Synopsis: Every Night Has A Soundcheck.
After a chance encounter, Nick and Norah embark on a journey through New York’s indie rock scene on a quest to find the secret show of a legendary band, and wind up finding each other.
Strangely enough, I thought nothing of ‘Nick and Norah’s Infinite Playlist’ when it arrived on the scene. I say “strangely enough”, because the title refers to music playlists and the tagline is “Every night has a soundtrack”. As someone “afflicted” with acute melomania, you’d think I would have wanted to watch it immediately.
Not only did it fly under my radar when it hit cinemas, but the DVD artwork made it look like a girly movie, what with the earbud heart, the chosen font/script and the night lights over a sappy blue sky. And it features a very dorky Michael Cera (who still has no pull on me even after seeing ‘Scott Pilgrim vs. The World’).
So, despite positive word-of-mouth, I generally dismissed it. I saw it everywhere, on store shelves, in rental shops, in pawn shops, in dustbins… you name it. But the moment that I saw its cover art I immediately rolled my eyes and moved on to other, better things. Like, um, the remake of ‘Friday the 13th’, for instance.
But a couple of friends of mine recommended it recently and it stuck in the back of my mind like that song you hear in the mall once too many times. Oh, it used to leave you cold, indifferent, but… suddenly, it’s on your radar – there’s just something about it that makes you want to go out and get it.
Combine this with my revisiting of the ‘Thin Man’ movies, whose central characters are Nick and Nora Charles, and I couldn’t help but want to follow them up with this odd ditty. I mean, I’m always looking for relatively decent excuses to watch stuff, and a part of me often tries to find connecting threads between my various viewings.
This was going to be a very loose connecting thread, but it amused me. Which is a good thing, otherwise, I would likely have kept ‘Nick and Norah’ at the bottom of my own, rather extensive (if not virtually infinite), playlist. It’s not to say that ‘Nick and Norah’s Infinite Playlist’ is the movie of the year for me. Hardly. But I enjoyed that it was unconventional in many ways:
– the lead actors are both unglamourous types. Michael Cera will likely always look like a dork. I suspect that his only other option in life might very well be to become a Beck look-alike. Kat Dennings, although attractive (i.e. less dorky than Cera), seems to be from the same gene-pool that spawned Macaulay Culkin. Take a look at the combination of her eyes (sans make-up), nose and mouth.
– the main characters, while perhaps relatable to some, were largely insignificant to me. I couldn’t understand why Nick was such a putz, given to fawning over someone who treated him like dirt. I also didn’t get why Norah had surrounded herself with such nitwit friends – some of which were downright mean. Seriously, who would voluntarily subject themselves to such abuse? Anyway, I didn’t find them especially appealing.
– it all revolves around the enjoyment of music, in that Nick constantly makes mix CDs for his ex, Norah loves mix CDs -especially his-, and all of the characters are on a quest to get to a secret concert by their favourite band, Fluffy. Further to this, the whole movie soundtrack is filled to the brim with constant music, including Nick’s The Cure ring tone. The last movie I remember that is truly about music lovers is ‘High Fidelity’. There may be others, but this a rare one.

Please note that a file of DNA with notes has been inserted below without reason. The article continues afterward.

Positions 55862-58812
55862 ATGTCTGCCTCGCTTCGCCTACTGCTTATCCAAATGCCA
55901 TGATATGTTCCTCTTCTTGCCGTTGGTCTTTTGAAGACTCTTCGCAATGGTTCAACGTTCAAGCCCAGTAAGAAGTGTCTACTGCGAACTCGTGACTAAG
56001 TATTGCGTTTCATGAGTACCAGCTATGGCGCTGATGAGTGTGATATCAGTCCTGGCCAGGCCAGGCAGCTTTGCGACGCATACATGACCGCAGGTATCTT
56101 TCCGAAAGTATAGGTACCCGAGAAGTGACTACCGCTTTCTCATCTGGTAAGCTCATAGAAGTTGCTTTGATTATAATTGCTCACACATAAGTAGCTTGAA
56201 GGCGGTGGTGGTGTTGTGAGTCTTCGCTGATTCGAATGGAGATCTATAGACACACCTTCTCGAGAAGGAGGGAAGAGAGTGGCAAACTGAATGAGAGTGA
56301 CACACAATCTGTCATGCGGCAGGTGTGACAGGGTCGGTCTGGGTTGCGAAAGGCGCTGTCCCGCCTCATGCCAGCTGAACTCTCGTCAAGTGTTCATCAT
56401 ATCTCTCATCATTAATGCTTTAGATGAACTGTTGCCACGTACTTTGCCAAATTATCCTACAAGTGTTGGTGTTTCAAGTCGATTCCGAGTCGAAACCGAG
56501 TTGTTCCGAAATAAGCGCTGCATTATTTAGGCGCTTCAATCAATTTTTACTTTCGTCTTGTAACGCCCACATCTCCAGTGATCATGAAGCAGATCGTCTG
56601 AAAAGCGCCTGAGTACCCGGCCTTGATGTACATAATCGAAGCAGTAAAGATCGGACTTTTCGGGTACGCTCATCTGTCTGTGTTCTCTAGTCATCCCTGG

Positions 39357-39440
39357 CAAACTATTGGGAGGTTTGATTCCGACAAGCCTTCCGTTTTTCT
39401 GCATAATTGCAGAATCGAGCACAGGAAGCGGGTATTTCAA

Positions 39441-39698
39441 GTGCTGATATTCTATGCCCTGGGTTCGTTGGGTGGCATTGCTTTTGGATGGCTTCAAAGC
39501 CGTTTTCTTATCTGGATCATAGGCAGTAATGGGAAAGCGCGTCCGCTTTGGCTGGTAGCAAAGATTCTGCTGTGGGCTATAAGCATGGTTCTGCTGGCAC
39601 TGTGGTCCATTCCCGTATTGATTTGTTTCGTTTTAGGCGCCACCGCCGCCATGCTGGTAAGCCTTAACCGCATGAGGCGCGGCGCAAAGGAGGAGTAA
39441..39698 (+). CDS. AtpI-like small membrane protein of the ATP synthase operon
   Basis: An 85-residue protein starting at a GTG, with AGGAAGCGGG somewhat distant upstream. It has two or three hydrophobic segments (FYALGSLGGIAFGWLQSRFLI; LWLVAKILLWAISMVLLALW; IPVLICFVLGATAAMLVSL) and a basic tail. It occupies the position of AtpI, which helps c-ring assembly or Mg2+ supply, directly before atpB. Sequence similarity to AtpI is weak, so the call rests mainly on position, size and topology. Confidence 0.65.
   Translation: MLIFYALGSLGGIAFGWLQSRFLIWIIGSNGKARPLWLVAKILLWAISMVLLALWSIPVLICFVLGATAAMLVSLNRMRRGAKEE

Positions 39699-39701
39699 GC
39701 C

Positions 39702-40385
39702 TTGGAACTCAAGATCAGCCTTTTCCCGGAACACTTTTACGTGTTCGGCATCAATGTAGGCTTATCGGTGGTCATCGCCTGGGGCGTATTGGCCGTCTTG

– Nick’s guy friends are all gay. I found this refreshing because gay characters are often a token addition to the mix. Here, they’re just part of the picture and have a more central role – they’re not there for melodramatic reasons or cheap comedy. And it’s a decent message to send that gay and straight males can befriend each other and cohabitate without any unnecessary tension (sexual or otherwise).
– Nick is straight edge. It didn’t occur to me that he wasn’t drinking or smoking until he mentioned it to Norah, whilst in transit during their madcap adventures. I’m not sure if she is too, but I also don’t recall her drinking or smoking. Either way, I love that there’s a protagonist who isn’t out to party like they usually do in teen/young adult flicks. Granted, it’s Michael Cera, so it doesn’t make it cool, but it’s a start.
– the exchanges between Nick and Norah are awkward, not smooth at all. While I found that hard to digest because I never understood why they reacted the way they did or said the things they said, I appreciate the fact that they weren’t written in some more lyrical and/or clichéd fashion. These feel like real people with each their own idiosyncratic way of communicating, meaning that they didn’t always get each other. That’s a nice touch.
– there’s one sex scene in the film, but it’s kept very clean, PG-rated. That’s not what’s cool (although, in this day and age, it’s rather refreshing). What’s awesome is that they did a small role-reversal and made the girl have a premature orgasm. In comedies, and in media in general, men are always made fun of for premature ejaculation, as if it were the end of the world. But we never ever encounter the reverse – even though it happens for real. So it was nice to see it portrayed – and in a non-judgemental way, too.
In the end, what we get with ‘Nick and Norah’s Infinite Playlist’ is not so much a comedy (although I suspect I would have laughed more were I in the company of others), a romantic film, or even a nerd pic for music snobs. What the filmmakers put together is a more true-to-life portrayal of the complexities of love, friendship and big city life – but wrapped up in a shiny Hollywood wrapper to make it more friendly to the masses.
It’s the type of motion picture that will connect with some people more than others, but I think that those who get it are likely going to spin it a lot; it’s a film with the potential for a long-lasting shelf-life.